A Guide to Taxation in Indonesia

Posted by Written by Ayman Falak Medina Reading Time: 8 minutes

Indonesia’s parliament approved the Harmonized Tax Law (HTL) or Law No. 7/2021, which overhauls the country’s existing tax structure. Changes include an increase in the value-added tax (VAT) rate, a new carbon tax, scrapped plans to reduce the corporate income tax (CIT), and changes to the topline personal income tax (PIT) rate.

The new law aims to optimize tax revenue collection and compliance amid state revenues already battered to cover the costs caused by the pandemic, although some business groups have questioned the timing of the tax hikes, considering that economic recovery is still fragile. The bill could generate up to 250 trillion rupiah (US$17.5 billion) in tax revenue, equivalent to 1.5 percent of GDP.

Corporate taxation

Corporate income tax in Indonesia is set at a basic rate of 22 percent for the 2022 fiscal year. There are several facilities given to businesses regarding the CIT if they fulfill the following conditions:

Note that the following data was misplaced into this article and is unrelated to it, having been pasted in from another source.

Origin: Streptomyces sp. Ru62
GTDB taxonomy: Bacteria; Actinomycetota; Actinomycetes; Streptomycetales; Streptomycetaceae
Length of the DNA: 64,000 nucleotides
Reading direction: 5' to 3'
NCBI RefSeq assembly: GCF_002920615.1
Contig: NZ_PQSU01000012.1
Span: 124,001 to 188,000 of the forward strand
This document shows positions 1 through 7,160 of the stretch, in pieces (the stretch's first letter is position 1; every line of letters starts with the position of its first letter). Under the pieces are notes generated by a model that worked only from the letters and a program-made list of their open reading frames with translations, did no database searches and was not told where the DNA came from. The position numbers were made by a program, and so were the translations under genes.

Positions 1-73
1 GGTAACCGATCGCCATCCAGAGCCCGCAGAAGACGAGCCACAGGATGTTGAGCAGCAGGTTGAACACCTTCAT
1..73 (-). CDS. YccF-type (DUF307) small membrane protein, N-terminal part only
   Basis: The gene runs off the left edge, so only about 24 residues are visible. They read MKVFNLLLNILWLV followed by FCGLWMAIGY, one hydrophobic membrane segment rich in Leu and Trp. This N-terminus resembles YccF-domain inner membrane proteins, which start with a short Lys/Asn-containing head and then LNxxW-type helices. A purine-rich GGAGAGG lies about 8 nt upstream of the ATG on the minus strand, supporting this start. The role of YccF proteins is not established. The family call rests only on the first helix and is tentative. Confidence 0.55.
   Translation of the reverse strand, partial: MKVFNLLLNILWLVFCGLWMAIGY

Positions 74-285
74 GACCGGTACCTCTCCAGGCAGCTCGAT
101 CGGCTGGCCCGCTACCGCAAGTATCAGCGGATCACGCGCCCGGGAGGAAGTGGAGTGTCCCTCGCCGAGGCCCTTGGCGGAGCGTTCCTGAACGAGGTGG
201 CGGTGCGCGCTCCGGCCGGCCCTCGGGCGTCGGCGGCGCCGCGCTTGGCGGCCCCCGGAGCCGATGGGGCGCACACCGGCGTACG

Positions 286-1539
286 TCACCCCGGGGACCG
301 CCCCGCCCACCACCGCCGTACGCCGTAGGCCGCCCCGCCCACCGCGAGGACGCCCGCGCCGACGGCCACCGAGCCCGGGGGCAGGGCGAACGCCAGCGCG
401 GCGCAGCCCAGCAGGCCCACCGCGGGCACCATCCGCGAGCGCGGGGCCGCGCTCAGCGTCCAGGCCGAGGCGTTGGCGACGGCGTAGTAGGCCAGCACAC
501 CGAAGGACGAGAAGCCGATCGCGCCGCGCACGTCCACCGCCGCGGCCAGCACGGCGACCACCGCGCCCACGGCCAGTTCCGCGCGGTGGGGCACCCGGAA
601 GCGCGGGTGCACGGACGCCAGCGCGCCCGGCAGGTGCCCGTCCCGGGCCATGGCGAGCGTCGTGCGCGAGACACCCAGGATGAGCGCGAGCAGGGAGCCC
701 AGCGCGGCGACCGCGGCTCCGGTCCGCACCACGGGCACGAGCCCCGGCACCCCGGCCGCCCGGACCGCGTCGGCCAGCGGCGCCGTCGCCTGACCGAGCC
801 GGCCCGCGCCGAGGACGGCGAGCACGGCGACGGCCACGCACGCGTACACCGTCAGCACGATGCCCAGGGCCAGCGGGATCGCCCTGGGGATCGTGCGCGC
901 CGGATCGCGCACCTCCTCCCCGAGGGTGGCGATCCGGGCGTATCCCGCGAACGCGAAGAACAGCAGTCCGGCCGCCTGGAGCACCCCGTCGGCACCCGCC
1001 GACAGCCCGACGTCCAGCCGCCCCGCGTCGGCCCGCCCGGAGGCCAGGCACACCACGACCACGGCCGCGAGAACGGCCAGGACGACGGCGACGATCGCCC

• Companies that are listed on the stock exchange that offer the minimum requirement of 40 percent of total share capital are subjected to a three percent tax cut from the standard rate;
  • Companies that have an annual turnover of 50 billion rupiah (US$3.5 million) are eligible for a 50 percent tax cut from the standard rate, which is imposed proportionally on the part of the gross turnover of up to 4.8 billion rupiah (US$336,000); and
  • Companies with gross turnover of no more than 4.8 billion rupiah (US$336,000) are subject to a 0.5 percent tax on total turnover.

Value-added tax

Value-added tax in Indonesia is imposed on the provision of services or the transfer of taxable goods. VAT rates are set out below: